Before you can file a personal injury lawsuit, you need to know that the court in which you plan to file has jurisdiction over the case. This means the court has the legal authority to hear the case.
Where to file your lawsuit is the first of many decisions you will need to make. Discussing your case with a seasoned personal injury lawyer will take some of the guesswork out of these decisions– increasing your likelihood of success.
When does a court have jurisdiction?
A court must have both personal jurisdiction and subject matter jurisdiction. The former means the court has power over the intended defendant. Subject matter jurisdiction means the court has the power over the legal questions raised in the lawsuit.
Jurisdiction is set by state and federal constitutions and laws. Some factors that can affect it include:
- Relationship to the geographical area: A state court may exercise personal jurisdiction over a citizen of the state or company that conducts business in the state; a defendant that does not reside there, but is served with the summons and complaint within state lines; or it can be shown that the defendant has minimum contacts with the state.
- Monetary amount at issue: A court can have subject matter jurisdiction over a case if the value of the claim meets the limits of the court or involves certain types of cases that the court is authorized to hear. For example, the state district courts have jurisdiction over cases in which the amount in dispute is at least $4,500, and they have exclusive jurisdiction when the amount in controversy is at least $25,000.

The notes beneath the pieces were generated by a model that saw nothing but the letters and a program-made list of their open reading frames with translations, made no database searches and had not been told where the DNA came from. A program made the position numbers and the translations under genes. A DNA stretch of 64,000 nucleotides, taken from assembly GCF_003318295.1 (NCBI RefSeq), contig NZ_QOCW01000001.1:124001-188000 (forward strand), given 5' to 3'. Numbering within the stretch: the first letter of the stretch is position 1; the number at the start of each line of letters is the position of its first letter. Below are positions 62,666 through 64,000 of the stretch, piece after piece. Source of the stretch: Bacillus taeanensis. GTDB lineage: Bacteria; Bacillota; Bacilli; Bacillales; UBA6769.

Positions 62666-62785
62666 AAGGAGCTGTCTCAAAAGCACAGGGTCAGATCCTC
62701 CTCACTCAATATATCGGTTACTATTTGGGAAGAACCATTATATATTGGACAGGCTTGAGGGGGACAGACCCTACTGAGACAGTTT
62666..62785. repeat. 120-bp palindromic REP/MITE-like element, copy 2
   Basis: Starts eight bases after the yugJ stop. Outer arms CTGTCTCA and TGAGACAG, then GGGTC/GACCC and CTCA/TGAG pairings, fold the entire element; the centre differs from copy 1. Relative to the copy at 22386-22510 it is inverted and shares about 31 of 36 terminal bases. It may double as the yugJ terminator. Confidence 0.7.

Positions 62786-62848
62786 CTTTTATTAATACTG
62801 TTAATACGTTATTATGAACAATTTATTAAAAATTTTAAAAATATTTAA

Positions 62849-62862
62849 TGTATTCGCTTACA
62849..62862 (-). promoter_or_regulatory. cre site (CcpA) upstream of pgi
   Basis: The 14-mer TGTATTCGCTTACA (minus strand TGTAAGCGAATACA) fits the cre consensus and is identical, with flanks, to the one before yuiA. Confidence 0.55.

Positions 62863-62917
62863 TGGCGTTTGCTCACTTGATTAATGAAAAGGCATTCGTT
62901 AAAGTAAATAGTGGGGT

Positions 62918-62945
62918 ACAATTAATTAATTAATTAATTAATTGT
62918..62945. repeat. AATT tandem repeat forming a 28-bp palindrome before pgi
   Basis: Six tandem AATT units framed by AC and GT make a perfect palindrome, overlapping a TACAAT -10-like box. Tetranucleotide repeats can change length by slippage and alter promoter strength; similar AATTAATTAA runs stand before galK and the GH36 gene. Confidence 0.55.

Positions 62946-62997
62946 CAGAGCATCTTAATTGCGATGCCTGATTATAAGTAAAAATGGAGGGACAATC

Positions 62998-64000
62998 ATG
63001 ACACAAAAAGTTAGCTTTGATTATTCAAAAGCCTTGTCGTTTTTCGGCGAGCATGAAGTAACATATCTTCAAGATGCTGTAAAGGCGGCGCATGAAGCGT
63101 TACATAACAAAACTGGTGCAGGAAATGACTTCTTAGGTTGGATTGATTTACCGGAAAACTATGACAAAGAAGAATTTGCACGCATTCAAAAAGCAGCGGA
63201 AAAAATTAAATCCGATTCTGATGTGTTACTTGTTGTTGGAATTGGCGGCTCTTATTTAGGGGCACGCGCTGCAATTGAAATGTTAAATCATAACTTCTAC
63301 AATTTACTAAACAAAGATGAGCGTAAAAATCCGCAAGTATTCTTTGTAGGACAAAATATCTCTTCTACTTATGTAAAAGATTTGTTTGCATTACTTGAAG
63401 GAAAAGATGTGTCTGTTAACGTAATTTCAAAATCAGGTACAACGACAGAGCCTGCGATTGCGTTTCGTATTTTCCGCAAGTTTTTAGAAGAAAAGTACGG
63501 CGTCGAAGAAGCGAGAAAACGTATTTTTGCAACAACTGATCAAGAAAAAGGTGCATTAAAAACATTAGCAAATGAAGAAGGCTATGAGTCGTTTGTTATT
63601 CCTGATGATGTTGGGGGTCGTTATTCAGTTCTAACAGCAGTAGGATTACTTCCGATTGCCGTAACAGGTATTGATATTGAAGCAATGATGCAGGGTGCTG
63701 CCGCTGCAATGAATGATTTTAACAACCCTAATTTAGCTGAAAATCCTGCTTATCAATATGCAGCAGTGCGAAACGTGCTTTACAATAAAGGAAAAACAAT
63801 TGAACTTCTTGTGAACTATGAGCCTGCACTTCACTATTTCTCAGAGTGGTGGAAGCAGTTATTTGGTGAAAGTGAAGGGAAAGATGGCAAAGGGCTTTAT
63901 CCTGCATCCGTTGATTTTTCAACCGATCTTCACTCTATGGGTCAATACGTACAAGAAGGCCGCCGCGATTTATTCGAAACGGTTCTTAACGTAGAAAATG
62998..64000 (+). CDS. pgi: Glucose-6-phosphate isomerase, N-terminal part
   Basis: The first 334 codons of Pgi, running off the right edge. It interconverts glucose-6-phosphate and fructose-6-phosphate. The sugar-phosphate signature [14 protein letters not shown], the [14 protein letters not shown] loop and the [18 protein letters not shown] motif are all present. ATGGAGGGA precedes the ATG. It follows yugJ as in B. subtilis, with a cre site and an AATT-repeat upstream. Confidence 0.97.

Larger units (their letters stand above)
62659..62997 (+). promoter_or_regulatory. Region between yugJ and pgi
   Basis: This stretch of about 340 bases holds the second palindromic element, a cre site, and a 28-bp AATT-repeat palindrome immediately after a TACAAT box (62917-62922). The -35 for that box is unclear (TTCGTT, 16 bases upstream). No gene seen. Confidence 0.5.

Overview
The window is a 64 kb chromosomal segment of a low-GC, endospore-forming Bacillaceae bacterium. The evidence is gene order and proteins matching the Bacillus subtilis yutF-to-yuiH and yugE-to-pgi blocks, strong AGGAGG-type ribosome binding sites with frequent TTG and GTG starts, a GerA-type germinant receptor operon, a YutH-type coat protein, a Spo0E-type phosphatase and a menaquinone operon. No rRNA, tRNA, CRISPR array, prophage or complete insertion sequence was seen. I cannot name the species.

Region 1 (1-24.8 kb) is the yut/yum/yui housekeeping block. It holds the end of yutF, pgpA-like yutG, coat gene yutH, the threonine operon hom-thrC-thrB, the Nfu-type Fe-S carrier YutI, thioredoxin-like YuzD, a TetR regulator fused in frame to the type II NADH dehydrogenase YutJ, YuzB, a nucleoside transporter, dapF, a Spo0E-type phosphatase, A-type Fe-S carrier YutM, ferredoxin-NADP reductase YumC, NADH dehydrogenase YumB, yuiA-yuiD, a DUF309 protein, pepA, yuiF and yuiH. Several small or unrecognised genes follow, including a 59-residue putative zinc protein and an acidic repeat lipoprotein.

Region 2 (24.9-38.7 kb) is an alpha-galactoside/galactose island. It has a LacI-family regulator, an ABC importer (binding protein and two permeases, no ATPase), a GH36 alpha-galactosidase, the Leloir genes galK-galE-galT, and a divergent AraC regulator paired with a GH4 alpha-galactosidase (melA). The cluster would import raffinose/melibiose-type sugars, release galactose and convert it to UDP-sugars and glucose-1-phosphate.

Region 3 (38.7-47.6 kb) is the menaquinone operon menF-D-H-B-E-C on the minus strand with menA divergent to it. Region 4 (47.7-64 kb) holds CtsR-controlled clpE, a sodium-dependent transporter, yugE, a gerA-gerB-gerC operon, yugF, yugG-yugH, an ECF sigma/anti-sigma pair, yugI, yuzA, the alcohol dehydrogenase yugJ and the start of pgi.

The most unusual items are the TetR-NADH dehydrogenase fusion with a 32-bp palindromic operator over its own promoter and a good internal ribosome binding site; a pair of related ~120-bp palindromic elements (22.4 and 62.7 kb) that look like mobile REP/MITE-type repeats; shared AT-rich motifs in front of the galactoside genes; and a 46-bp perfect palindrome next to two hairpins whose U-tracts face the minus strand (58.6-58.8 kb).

More than one court can have jurisdiction over a case so skilled personal injury lawyers make strategic decisions about which eligible court is the best to file a lawsuit.
Jurisdiction of state and federal courts
In Virginia, the district courts have general jurisdiction. However, if the amount in controversy is under $5,000, a plaintiff has the option of filing a lawsuit in the small claims division for a faster resolution.
When the lawsuit involves a federal question, it may be filed in a federal court. It can also hear lawsuits where the plaintiff and defendant are residents of different states and the amount in dispute is at least $75,000.
Contact us at Rutter Mills for a free consultation
When you or a loved one have suffered a personal injury, take the smart first step, and contact us. The Norfolk personal injury lawyers at Rutter Mills are here to help you secure the compensation you need to be made whole. Call today to schedule a free consultation.
When you’ve been injured, you’ve got a lot at stake - but so does the insurance company. Walking into the court room with a serious lawyer makes all the difference. Watch our video to learn more about Rutter Mills. Your lawyer matters.
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– Brother Rutter